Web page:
Ananthakrishna Ayyar, J.
1. The plaintiff's sued to redeem a mortgage. It was alleged that the deceased elder brother of the plaintiff usufructually mortgaged the suit land to the defendant for Rs. 50 on 29th July 1903 under Ex. 1. The defendant while admitting the mortgage pleaded that he became the absolute owner of the property by purchase on 29th October 1906, from plaintiffs 2 and 3 and that his possession subsequent to 1906 was as an absolute owner; and though the sale-deed Ex. 2 of 1906 was unregistered, his possession since 1906 was as absolute owner and that he had acquired absolute title by adverse possession for more than 12 years. The plaintiff's impugned Ex. 2 as a forged document, and the. District Munsif found that Ex. 2 was not genuine and accordingly decreed redemption. On appeal by the defendant the learned District Judge came to the conclusion on the evidence that Ex. 2 was genuine, that it was executed by plaintiff 2 and attested by plaintiff 3. Holding that Ex. 2 was genuine he reversed the District Munsif's decision and dismissed the suit observing as follows:
I cannot bring myself to believe that Ex.2 was a forgery. I am satisfied the land was on that date sold to defendant. I find on issue '2 that the sale is true and that though the sale deed conveyed no title (being unregistered) I find under issue 3 that the possession of defendant was adverse since the date of Ex. 2 and the suit is therefore barred by limitation.
2. The plaintiffs have preferred this second appeal to the High Court and on their behalf it was contended by Mr. M.S. Venkatarama Ayyar, the learned vakil for the appellant, that accepting Ex. 2 to be genuine, the defendant's possession having commenced lawfully as a usufructuary mortgagee under the plaintiff's family and the sale-deed, Ex. 2, being admittedly inadmissible to prove the sale, the defendant's possession should all along be considered to be that of a mortgagee, since a mortgagee in possession could not change the nature of his possession as mortgagee, nor convert it into adverse possession against the mortgagor. He relied on the decision of Miller and Sadasiva Iyer, JJ. in Ariya Puthira v. Muthukumaraswami  37 Mad 423 to the effect that the unregistered sale-deed, Ex. 2, could not be referred to, to prove that the defendant's possession was as vendee. He further contended that the mortgagor was entitled to redeem at any time within 60 years under Article 148, Lim. Act and that the plaintiffs ought to have been given a decree for redemption.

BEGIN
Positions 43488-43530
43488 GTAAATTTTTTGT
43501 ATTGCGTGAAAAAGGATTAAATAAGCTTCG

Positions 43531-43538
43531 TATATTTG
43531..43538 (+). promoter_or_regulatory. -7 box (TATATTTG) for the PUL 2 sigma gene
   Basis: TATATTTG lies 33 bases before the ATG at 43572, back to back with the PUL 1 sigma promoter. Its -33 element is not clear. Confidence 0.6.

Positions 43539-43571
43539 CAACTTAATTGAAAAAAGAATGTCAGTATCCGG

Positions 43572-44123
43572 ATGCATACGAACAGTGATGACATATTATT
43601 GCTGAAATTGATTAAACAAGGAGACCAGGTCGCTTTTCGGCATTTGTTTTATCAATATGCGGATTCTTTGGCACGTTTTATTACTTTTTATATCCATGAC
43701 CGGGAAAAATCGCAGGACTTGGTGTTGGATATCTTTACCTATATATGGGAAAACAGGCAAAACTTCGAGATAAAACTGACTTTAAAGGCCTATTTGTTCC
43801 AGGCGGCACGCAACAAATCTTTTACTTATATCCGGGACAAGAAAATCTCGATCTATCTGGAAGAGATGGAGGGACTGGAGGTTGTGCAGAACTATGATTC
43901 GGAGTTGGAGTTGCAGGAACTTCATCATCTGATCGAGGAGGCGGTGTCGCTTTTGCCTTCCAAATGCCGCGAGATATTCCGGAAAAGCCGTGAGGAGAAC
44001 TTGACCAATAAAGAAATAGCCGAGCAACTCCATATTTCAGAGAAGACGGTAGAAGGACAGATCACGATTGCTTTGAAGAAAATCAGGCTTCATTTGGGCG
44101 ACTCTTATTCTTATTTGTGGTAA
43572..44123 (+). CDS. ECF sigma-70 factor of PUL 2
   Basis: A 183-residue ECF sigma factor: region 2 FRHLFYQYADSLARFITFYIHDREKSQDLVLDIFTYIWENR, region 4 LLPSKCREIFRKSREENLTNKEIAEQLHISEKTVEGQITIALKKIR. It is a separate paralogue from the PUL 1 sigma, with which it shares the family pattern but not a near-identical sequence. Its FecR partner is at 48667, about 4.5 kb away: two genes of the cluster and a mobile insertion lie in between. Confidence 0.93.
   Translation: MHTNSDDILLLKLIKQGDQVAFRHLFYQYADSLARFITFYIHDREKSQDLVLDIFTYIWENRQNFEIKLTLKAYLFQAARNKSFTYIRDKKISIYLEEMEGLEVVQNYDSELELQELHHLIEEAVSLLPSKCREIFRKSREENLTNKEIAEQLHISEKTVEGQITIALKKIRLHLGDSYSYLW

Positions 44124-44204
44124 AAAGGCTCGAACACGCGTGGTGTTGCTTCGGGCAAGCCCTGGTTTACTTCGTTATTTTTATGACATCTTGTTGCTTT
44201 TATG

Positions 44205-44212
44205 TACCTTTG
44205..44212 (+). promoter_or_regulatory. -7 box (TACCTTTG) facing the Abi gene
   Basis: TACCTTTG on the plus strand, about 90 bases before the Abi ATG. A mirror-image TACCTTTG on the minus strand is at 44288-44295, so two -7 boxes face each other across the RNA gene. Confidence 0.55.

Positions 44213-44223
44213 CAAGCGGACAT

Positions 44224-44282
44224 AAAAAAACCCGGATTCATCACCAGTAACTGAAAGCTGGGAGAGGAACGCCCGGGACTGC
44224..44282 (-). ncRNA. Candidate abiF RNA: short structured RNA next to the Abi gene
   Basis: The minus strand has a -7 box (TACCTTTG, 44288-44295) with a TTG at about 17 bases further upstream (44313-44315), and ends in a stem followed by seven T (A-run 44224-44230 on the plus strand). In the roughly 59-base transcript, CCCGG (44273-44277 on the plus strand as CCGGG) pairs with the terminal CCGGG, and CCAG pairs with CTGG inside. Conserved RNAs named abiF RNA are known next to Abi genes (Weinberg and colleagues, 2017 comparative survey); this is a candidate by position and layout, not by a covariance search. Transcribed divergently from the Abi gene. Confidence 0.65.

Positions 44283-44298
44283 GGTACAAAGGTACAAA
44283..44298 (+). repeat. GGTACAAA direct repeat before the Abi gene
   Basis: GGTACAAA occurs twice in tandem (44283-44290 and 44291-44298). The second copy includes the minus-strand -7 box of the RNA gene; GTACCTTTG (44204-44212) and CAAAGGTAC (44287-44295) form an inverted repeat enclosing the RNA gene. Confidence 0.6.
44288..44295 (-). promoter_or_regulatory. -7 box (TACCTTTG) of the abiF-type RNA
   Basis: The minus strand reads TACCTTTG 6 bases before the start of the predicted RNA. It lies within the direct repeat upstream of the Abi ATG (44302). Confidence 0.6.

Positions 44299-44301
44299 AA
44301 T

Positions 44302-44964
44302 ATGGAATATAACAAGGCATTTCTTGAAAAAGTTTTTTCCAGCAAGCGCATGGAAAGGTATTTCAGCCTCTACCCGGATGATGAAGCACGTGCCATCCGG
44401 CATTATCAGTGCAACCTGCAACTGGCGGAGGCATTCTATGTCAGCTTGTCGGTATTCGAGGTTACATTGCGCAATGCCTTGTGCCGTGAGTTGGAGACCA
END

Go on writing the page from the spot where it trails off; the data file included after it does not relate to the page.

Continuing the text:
3. On behalf of the respondent Mr. Seshagiri Sastri contended that the sale-deed Ex. 2, though unregistered, was admissible to show the nature of the subsequent possession held by the respondent. The learned vakil relied on the decision of the Privy Council in Varada Pillai v. Jeevarathnammal A.I.R. 1919 P.C. 44 and of the decision of the Full Bench of this Court in llama Sahu v. Gowro Ratho A.I.R. 1921 Mad. 337, in support of his position. He also contended that the decision in Ariya Puthira v. Muthukumaraswami  37 Mad 423, is no longer law having been dissented from subsequently in this Court, and he relied on the decision of Sundara Ayyar and Sadasiva Ayyar, JJ. in Usuvian Khan v. Dasanna  37 Mad. 545, followed by Ayling and Odgers, JJ., in Kandaswami Pillai v. Chinnabha A.I.R. 1921 Mad. 82, as showing that the subsequent sale though invalid may be proved to show the nature of the possession subsequently held by the defendant.